Although that may sound like adventure enough – a pre-teen hypnotist, running amok in London, trailed by an angry thief (whose mother is played by Joan Collins of all people) – the film takes a snappy left turn into strange territory. Molly soon becomes a major pop star (yes, thanks to they hypnotism), and while her new fame seems like a wonderful gift, it soon forces her to reconsider what’s really important in life. Packed with lessons and plenty of fun to boot, Molly Moon is a genuinely sweet family film, with enough jokes to keep the kids and adults laughing. One note, though: more pug!
No one is going to London in Love Finds You in Charm, but Terry Cunningham’s feature is about big journeys nonetheless. The soon-to-be-televised feature centers on spirited Emma Miller (Danielle Chuchran), a young Amish lady struggling with her path in life. Emma doesn’t go on rumpsringa – sorry to dash your reality show hopes – but she does embark on a trip to a new place that changes her perspective on things. Shipped off to another Amish community (in Charm, Ohio, which really does look charming) to help her busy cousin, Emma eagerly embraces her relative freedom, taking the chance to explore new people and new ideas.
Of course, there’s also a hunky Amish guy (Trevor Donovan) to help. It’s clear from the start what will happen to Emma – even the introduction of a smooth-talking Manhattanite who takes a liking to Emma’s homegrown cheese, literally and figuratively, can’t derail that – but the film zips pleasingly along to its inevitable ending. The film looks and moves like a television movie, which is only appropriate, as the film will soon air on the Up Network, but that’s not meant as any kind of dig against it. It’s cheesy and predictable and obvious, but it still makes time to wink at its genre – there are a lot of laughs in Love Finds You in Charm, and most of them are intentional – while also embracing it in a very sweet way. (It will also make you very hungry for goat cheese.)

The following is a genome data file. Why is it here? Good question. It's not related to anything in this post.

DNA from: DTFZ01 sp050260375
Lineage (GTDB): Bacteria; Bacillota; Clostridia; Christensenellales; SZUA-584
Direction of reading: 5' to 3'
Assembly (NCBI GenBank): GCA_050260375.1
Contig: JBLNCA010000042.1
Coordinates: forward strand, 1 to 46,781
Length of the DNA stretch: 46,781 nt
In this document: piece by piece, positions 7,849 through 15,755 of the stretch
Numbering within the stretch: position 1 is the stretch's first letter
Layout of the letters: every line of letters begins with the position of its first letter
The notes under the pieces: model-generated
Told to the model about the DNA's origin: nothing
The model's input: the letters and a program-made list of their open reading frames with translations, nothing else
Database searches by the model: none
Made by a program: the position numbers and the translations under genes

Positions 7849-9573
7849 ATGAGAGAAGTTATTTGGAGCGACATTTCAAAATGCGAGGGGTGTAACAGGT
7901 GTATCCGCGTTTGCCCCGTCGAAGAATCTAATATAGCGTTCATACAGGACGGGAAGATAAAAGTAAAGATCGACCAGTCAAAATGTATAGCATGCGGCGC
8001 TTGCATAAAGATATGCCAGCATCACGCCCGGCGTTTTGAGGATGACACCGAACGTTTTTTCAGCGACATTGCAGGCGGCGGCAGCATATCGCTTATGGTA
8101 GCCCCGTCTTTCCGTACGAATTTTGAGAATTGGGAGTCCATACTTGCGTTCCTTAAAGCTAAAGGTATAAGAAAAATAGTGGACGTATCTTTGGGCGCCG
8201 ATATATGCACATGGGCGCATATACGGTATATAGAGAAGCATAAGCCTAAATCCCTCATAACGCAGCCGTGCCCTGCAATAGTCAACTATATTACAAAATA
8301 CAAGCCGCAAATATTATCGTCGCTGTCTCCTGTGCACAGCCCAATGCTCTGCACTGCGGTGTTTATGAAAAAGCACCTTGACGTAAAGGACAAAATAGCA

Morgan Matthews’ A Brilliant Young Mind has taken its own journey, too. The film premiered back in September at the Toronto International Film Festival, when it was known as X+Y, and it arrived at Bentonville after playing intermittently in the ensuing months. Like Love Finds You in Charm, the film is mostly predictable, but it’s bolstered by uniformly excellent performances and a depth of humanity that’s hard to find in so many narrative features these days. The film stars Asa Butterfield (played in flashback scenes by Edward Baker-Close) as jumpy teen Nathan, a math whiz who was diagnosed with autism as a youngster. Although he lacks social skills – he’s very quiet and very shy, and he doesn’t like being touched – he finds solace in math (the film is British, so “maths”), which he is not only good at, but actually enjoys doing.
After a tragic accident (possible spoiler, but also a note to filmmakers everywhere, you’ve got to stop with these “out of nowhere!” T-bone car accidents, they are played the hell out and thus have zero impact), Nathan’s mother Julie (Sally Hawkins, a marvel as always) enlists Nathan in an advanced tutoring session (really just Rafe Spall teaching the kid more stuff, which is as amusing as it sounds), which eventually sparks Nathan to the idea that he can compete in the International Mathematics Olympiad. Nathan makes it to the IMO training camp in Taiwan, and as he sets out for his first big solo trip, he’s forced to come out of his shell and experience a host of new things – like love.
Yes, the real maths was love (no, seriously, at one point a struggling Nathan scours the internet for formulas to explain love), but A Brilliant Young Mind is so sensitively made (and, again, so well-acted) that it rises above its plot. Never discount the importance of adding in humanity and good old-fashioned talent to a feature, it can only make a film better than the sum of its parts (sorry). A Brilliant Young Mind was a lovely note to end my own trip on, and I depart Bentonville and the BFF with nothing but good memories, a journey well spent.
Catch up on Days One and Two of the Bentonville Film Festival right here, and Day Three right over here.